“Another champagne?” the waiter asked….

“Another champagne?” the waiter asked with courteous attentiveness. The captain had joined our table for dinner. We were dressed in our finest attire as we sat at the pristine white tableclothed table, silver cutlery and crystal glasses clinking as we chatted about our day of leisurely activities. By contrast the portholes revealed a drastic contrast to the serenity we were enjoying inside our cruise ship. A raging storm had come from no where as the rain pelted against the glass.

I was day dreaming of course.

It was bucketing down with rain though. And yes I was in a boat. But there were no portholes. And this boat had no white tableclothed tables and served no champagne. The captain was steering the boat and was getting as drenched as the rest of us. We were making our way from Columbia to Panama along the coast. It was a long open boat with a couple outboards on the back and just a sun canopy. As we were being pelted with rain, I looked around the other passengers to see how they were weathering the storm. There was one poor guy taking the full force of a water like jet streaming off the canopy roof. There was a couple young Aussie girls who took an innovative approach. They put on their snorkel masks. As the rain pelted through the boat, oblivious to the roof, I pulled the hood of my poncho firmly over my face. I wondered what it would be like to be in that mental picture I’d painted of that cruise ship.

Bugger that I thought as I smirked to myself. I was on an adventure. There was no comparison.

I was one of twenty one doing the crossing by boat. Just about all young Aussies with a sprinkling of a few other nationalities. Nice group of young people. The trip is over four days with three nights staying on a different island of the San Blas island archipelago. Two of the islands are spent staying in the native villages of the Kuna people. How they got there… well it’s those Spanish again who back in the 1500’s drove them off the mainland.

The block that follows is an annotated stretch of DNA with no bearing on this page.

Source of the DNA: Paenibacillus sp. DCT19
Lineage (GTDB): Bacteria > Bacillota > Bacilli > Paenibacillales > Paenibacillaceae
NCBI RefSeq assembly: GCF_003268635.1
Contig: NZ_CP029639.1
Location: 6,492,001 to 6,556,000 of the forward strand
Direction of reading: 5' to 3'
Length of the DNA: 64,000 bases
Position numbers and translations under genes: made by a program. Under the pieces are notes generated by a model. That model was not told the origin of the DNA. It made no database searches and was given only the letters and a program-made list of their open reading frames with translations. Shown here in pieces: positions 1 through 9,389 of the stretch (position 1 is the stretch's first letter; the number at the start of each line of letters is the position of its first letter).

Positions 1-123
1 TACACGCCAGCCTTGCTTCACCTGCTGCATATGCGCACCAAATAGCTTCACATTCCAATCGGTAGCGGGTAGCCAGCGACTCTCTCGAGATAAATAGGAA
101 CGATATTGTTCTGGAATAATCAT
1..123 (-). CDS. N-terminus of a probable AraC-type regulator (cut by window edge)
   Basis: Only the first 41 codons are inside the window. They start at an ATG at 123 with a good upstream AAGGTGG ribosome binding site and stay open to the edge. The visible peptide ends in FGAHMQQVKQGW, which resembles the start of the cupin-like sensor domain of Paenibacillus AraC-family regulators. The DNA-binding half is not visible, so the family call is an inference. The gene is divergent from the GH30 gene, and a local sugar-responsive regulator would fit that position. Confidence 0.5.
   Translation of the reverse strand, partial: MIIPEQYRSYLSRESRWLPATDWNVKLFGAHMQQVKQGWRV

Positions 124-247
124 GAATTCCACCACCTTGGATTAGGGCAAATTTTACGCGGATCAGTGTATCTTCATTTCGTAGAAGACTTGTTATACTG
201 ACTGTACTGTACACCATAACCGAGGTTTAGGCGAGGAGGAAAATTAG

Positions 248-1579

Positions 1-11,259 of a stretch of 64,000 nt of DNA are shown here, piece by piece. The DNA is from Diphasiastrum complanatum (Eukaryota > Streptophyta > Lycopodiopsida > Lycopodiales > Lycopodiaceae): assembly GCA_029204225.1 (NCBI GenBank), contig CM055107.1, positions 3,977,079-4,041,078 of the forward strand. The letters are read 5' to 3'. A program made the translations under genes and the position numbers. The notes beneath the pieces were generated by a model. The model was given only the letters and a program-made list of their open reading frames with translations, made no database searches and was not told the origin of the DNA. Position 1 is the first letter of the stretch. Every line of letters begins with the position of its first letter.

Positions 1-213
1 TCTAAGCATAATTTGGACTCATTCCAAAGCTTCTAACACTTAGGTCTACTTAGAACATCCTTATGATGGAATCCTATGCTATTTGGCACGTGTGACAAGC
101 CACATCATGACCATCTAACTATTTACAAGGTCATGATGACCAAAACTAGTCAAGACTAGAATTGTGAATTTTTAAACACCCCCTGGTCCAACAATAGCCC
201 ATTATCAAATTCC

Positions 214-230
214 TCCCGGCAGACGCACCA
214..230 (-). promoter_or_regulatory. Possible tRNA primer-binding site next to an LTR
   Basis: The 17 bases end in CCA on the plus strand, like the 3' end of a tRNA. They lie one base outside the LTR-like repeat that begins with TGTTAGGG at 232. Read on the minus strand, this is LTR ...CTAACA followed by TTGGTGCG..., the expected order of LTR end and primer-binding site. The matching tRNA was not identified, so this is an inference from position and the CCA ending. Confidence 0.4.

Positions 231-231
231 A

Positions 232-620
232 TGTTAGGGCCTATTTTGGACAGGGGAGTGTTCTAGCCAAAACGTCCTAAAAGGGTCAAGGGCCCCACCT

The last island was almost to ourselves. If you think of your typical idyllic tropical castaway island, the San Blas islands couldn’t fit that description any better. Pristine white sand, palm trees, crystal clear water with perfect temperature. The only hazard is the possibility of a falling coconut. A hut with a room full of hammocks provided the beds for the night. But it was party night. So any concern about getting a good night sleep in a hammock was irrelevant. Not that I intended to, would be capable of, nor did I, keep up with these young partying castaways. But amongst the star lit night glistening a reflection over the water, a flickering fire and a few odd questions like “what was it like in your day?”, the last night of this very memorable trip quickly slipped by.

After over five months of backpacking my way around Central America, Cuba and the top part of South America, I was back in Panama City. And what a great part of the gap year it has been. The places, the people, the experiences. Solo traveling but never really alone. Like now back in Panama City I joined sixteen locals for a day long hike to this picture perfect water fall. Last week it was a day hike with a group from Medellin in Columbia.

Adios Latin America. Hasta la vista.



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